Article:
Customer spending has decreased behind the speed of accelerating pay, notes NASDAQ. While Marketwatch implies this could be a sign that individuals are saving in reserve for holiday shopping, some economic experts see yet another indication of a slow economic recovery. I found this article at: [URL="http://personalmoneynetwork.com/moneyblog/2011/11/23/consumer-spending-october/"]http://personalmoneynetwork.com/moneyblog/2011/11/23/consumer-spending-october/
Customers consume less
In Oct 2011, the personal intake expenditures went up 0.1 percent while in two of the previous three months there were â€œsolid gains,â€ as reported by the U.S. Commerce Department. Last month, incomes went up 0.4 percent. They were flat all summer long.
Economist Chris Christopher of Global Insight sees good things in the recent fluctuations.
â€œThe income improvement and decline of some prices is a good sign as we head into the holiday season,â€ Christopher said.
Consumer spending should be going up, as reported by economists surveyed by the Dow Jones Newswires.
Getting better in the future
Millan Mulraine explains that consumers are doing their holiday shopping. That might be the only reason or the increase.
Savings havenâ€™t gone up with the increased wages. In September, the personal savings rate was down to 3.3 percent. It went up to 3.5 percent in October. There was a very low savings rate in September. It was the lowest it has been since December 2007.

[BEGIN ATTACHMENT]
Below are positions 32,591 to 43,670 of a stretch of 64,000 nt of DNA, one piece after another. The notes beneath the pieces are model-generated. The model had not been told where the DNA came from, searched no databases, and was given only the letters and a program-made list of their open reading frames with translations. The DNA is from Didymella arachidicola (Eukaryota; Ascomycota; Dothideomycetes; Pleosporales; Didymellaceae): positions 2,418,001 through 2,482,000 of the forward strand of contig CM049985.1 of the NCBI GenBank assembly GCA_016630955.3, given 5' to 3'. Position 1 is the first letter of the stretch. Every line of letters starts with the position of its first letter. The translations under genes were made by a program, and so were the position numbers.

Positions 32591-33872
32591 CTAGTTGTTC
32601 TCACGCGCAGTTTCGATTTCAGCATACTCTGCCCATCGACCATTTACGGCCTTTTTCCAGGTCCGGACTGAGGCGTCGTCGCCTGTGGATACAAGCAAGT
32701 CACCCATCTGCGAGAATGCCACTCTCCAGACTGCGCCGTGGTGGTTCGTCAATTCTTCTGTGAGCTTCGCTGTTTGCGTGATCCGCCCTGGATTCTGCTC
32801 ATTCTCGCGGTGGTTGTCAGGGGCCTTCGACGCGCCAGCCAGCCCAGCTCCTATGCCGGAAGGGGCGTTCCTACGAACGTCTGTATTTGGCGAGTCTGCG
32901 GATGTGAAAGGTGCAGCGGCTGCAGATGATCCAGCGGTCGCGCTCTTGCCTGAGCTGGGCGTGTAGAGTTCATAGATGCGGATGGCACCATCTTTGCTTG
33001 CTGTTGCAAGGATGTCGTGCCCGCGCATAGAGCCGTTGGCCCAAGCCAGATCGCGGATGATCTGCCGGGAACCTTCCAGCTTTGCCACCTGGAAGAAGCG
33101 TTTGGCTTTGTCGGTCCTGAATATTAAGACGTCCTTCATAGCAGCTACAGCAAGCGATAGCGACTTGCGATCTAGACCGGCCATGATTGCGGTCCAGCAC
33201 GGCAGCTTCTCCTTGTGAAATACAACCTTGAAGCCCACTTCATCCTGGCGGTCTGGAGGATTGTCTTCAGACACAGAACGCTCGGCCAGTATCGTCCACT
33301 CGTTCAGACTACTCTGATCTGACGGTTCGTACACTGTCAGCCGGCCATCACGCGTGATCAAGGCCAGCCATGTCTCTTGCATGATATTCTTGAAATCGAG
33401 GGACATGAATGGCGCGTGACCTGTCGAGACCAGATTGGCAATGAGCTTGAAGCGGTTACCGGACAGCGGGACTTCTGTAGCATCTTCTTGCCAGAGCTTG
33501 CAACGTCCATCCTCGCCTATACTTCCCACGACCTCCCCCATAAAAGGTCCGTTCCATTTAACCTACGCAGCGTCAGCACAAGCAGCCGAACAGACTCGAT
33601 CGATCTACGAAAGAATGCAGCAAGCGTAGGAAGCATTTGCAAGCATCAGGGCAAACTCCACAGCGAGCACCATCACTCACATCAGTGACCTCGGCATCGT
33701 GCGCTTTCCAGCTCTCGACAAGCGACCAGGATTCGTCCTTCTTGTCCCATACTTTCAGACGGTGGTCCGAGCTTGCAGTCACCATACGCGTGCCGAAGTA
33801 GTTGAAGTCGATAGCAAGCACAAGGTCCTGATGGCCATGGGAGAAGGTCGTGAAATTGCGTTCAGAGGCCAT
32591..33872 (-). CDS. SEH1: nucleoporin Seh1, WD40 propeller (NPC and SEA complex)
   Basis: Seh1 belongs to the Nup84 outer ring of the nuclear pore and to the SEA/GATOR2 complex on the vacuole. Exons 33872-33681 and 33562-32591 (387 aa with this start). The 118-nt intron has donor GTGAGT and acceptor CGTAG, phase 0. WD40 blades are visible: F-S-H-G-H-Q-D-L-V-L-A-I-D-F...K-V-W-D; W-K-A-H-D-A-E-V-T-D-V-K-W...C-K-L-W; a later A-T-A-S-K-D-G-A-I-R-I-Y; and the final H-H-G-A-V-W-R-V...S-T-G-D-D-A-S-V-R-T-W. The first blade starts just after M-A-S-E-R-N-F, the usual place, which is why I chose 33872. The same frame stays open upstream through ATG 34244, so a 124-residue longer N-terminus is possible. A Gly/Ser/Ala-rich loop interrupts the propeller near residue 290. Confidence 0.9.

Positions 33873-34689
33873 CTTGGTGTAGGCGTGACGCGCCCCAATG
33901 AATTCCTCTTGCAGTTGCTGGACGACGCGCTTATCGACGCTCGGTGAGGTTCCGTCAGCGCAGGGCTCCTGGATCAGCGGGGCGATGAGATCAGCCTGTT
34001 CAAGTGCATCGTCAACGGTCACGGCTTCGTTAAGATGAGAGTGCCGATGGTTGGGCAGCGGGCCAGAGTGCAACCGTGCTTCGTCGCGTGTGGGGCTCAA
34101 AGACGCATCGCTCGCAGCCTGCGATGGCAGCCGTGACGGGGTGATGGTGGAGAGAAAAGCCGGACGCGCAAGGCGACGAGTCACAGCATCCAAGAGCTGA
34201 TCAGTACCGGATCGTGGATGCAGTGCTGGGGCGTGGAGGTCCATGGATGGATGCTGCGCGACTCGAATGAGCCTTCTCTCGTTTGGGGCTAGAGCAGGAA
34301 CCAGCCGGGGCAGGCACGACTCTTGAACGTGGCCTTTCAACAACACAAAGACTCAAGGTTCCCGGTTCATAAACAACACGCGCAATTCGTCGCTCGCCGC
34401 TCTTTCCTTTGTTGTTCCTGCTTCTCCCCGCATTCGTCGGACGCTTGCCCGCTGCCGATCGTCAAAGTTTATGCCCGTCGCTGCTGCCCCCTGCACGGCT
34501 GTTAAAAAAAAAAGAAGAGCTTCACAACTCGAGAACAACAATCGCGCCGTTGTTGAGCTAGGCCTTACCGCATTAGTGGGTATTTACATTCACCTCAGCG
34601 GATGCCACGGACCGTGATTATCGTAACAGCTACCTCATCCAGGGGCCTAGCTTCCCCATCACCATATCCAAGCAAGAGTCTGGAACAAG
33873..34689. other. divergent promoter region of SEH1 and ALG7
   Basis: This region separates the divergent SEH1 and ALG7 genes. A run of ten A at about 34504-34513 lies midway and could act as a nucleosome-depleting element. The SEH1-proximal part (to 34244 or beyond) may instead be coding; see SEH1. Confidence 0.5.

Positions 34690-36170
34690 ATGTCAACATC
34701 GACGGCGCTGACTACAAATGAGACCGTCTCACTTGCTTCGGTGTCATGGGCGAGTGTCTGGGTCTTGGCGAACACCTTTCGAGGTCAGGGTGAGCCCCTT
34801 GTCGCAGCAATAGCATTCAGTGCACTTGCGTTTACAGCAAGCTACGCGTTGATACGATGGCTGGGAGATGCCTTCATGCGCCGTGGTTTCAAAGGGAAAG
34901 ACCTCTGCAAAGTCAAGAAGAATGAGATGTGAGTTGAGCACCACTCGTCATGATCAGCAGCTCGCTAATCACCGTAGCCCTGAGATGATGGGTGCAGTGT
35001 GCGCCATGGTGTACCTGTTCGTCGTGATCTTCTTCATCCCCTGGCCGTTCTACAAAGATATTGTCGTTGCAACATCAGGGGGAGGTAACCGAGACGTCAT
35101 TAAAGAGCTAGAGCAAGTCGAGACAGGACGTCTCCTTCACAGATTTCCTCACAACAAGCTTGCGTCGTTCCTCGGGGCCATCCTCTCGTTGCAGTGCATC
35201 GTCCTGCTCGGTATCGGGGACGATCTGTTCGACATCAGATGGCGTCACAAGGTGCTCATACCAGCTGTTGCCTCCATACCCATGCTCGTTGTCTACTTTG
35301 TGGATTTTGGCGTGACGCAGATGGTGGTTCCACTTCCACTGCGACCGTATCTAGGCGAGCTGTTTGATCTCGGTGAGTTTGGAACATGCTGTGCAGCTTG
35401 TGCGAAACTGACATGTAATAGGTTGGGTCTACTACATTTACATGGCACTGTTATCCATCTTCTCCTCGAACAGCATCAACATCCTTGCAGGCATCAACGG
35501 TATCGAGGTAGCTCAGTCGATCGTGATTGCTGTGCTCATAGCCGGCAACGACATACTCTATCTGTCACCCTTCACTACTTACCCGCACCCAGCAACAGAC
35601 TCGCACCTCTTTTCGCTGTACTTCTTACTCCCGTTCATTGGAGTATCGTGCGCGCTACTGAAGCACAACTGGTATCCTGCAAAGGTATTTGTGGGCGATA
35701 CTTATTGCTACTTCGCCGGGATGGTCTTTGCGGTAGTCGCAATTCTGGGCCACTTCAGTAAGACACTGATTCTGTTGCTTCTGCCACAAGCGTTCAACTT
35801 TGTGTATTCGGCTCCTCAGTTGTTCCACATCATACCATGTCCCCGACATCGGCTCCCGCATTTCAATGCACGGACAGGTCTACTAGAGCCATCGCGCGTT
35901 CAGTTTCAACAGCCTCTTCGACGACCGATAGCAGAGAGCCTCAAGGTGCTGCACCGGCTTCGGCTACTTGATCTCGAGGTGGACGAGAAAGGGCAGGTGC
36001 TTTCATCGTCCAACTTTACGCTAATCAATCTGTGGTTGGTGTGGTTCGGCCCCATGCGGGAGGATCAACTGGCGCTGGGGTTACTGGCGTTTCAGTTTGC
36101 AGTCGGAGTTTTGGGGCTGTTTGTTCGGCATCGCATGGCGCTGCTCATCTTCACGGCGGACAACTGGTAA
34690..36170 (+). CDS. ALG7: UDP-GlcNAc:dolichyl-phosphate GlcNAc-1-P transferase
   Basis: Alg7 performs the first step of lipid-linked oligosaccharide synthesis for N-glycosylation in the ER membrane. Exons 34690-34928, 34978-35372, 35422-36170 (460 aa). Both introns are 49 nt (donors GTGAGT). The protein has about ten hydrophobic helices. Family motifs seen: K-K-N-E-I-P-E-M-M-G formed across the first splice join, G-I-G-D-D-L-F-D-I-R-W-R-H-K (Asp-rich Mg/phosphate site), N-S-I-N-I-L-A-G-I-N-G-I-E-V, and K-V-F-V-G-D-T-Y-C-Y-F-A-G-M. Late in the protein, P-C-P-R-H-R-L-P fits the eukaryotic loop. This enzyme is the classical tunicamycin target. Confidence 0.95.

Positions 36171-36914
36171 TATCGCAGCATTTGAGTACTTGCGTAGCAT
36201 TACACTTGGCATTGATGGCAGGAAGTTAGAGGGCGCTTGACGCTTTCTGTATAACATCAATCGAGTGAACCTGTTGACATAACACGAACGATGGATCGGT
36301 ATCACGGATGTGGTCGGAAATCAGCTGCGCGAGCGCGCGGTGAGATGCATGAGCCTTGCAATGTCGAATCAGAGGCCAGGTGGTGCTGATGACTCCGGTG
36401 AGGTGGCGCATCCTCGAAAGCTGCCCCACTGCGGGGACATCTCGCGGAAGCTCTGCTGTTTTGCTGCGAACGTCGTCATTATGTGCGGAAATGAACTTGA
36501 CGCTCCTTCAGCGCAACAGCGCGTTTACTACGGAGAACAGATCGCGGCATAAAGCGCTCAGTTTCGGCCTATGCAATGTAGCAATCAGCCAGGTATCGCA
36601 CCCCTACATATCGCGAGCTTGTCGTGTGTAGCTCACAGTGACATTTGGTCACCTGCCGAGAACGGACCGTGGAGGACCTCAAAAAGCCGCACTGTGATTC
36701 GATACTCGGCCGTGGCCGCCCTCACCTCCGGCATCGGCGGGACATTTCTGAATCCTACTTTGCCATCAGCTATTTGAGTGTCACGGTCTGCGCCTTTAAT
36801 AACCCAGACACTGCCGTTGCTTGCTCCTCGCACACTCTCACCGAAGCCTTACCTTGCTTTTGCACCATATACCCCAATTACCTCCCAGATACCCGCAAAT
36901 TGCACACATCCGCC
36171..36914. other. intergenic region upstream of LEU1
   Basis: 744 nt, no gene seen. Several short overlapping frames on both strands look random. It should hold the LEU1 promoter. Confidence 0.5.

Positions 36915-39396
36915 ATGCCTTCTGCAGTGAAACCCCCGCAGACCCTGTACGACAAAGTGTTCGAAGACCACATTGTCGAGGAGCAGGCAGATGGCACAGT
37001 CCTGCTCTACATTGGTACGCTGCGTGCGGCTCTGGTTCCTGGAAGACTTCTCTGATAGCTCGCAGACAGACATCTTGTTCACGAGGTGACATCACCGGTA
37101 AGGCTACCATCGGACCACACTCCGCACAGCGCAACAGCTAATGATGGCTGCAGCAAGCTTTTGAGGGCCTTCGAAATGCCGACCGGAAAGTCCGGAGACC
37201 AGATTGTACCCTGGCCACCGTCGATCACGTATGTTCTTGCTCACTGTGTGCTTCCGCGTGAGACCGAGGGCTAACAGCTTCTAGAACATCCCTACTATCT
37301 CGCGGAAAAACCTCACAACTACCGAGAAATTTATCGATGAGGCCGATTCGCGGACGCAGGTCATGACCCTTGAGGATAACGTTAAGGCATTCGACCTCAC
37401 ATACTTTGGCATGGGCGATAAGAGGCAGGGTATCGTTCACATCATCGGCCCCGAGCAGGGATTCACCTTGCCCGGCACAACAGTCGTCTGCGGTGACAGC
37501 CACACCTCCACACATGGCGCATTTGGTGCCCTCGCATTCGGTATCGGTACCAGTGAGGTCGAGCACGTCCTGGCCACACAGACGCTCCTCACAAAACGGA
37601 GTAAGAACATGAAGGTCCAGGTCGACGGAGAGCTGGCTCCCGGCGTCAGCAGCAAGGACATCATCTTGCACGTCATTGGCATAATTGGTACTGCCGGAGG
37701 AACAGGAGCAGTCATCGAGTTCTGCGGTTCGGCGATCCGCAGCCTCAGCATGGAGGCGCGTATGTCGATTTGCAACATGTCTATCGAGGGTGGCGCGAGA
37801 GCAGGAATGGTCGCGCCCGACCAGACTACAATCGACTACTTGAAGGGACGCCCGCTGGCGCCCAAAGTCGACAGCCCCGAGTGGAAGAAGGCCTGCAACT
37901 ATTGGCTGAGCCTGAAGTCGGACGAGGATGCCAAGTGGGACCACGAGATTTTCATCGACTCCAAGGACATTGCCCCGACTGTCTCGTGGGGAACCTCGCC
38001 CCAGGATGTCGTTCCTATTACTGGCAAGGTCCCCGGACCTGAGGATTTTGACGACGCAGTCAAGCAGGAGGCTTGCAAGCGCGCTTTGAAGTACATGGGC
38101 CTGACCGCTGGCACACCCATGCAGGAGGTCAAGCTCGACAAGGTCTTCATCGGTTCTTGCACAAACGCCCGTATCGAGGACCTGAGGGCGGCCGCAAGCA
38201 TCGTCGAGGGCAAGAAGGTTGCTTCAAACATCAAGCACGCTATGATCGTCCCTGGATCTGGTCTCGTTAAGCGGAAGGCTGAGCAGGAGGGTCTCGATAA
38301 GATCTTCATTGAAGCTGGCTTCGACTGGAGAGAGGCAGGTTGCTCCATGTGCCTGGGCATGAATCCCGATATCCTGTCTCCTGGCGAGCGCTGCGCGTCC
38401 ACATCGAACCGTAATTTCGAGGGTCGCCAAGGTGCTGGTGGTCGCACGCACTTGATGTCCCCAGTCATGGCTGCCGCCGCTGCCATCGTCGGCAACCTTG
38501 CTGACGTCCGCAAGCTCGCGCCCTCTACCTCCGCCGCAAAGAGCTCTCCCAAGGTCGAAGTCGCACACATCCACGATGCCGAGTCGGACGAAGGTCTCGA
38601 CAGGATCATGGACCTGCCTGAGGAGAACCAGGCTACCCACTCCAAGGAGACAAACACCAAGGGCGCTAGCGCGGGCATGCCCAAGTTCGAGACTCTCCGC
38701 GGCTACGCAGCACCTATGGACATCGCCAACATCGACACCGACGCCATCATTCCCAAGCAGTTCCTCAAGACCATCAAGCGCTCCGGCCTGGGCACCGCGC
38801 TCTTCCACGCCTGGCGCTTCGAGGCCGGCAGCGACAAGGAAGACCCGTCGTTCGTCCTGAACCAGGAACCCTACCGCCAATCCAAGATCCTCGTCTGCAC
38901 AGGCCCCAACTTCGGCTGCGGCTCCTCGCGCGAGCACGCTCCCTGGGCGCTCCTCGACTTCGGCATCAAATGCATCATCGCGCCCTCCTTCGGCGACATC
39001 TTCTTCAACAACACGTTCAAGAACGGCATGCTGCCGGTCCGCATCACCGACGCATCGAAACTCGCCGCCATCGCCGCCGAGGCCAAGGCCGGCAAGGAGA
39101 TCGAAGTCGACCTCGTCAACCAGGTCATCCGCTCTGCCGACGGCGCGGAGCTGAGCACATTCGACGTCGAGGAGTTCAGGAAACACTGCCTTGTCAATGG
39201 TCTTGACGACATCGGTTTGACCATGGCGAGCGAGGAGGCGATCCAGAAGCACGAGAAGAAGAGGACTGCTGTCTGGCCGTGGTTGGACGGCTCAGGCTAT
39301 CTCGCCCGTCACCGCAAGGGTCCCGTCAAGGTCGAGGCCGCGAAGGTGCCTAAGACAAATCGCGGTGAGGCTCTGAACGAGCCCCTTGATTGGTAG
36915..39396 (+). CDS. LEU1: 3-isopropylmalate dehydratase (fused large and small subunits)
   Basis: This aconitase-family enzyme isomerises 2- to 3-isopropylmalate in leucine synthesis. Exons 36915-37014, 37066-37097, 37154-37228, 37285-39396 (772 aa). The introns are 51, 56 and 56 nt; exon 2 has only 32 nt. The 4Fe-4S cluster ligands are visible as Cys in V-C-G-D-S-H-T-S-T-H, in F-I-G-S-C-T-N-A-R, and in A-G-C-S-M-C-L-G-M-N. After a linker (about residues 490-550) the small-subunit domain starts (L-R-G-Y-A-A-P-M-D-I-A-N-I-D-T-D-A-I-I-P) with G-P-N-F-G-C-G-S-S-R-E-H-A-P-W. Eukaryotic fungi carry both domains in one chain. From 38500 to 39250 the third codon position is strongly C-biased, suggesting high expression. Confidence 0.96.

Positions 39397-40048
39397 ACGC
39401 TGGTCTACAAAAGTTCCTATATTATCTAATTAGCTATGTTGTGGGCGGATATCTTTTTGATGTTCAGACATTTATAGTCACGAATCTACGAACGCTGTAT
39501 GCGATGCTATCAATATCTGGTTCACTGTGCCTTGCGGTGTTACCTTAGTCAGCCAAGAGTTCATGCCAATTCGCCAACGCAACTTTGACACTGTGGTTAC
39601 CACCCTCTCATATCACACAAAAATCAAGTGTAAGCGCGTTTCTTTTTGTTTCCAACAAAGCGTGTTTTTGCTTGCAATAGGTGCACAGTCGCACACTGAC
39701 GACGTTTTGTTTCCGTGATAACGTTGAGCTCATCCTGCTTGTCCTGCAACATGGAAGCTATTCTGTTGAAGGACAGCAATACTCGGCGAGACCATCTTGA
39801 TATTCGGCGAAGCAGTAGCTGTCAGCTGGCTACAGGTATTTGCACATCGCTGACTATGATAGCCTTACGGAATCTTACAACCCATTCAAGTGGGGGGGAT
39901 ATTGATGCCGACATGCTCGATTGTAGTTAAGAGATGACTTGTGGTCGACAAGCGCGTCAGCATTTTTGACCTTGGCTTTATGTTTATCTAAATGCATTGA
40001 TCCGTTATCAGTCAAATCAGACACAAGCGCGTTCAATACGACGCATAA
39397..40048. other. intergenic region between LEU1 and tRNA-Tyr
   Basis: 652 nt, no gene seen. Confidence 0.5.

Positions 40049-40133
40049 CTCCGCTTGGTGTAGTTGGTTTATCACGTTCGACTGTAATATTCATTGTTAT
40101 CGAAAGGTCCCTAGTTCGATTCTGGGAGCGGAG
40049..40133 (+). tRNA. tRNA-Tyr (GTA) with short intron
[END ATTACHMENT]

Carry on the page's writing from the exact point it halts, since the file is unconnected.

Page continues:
Fewer seasonal jobs
For the week ending November 19, the first jobless claims were seasonally adjusted to 33,000 after a 2,000 climb, according to the U.S. Department of Labor. For three weeks, the claims fallen. Experts are just happy that the numbers are under 400,000 still.
â€œCompanies are not happy about the state of the economy, but their fears seem to be easing slowly in the face of decent growth in domestic demand,â€ said Ian Shepherdson of New York-based data analysis company High Frequency Economics.
Not as any long lasting goods around
In October, there was a drop in tough goods that were supposed to last over three years. This drop was unexpected, as reported by NASDAQ. This trend is tied to a drop in commercial airplane orders. They fallen 16.4 percent. Long lasting goods orders went up in October 0.7 percent if you forget about the transportation dip, which is better than the 1.5 percent fall that was expected.
Fewer individuals spending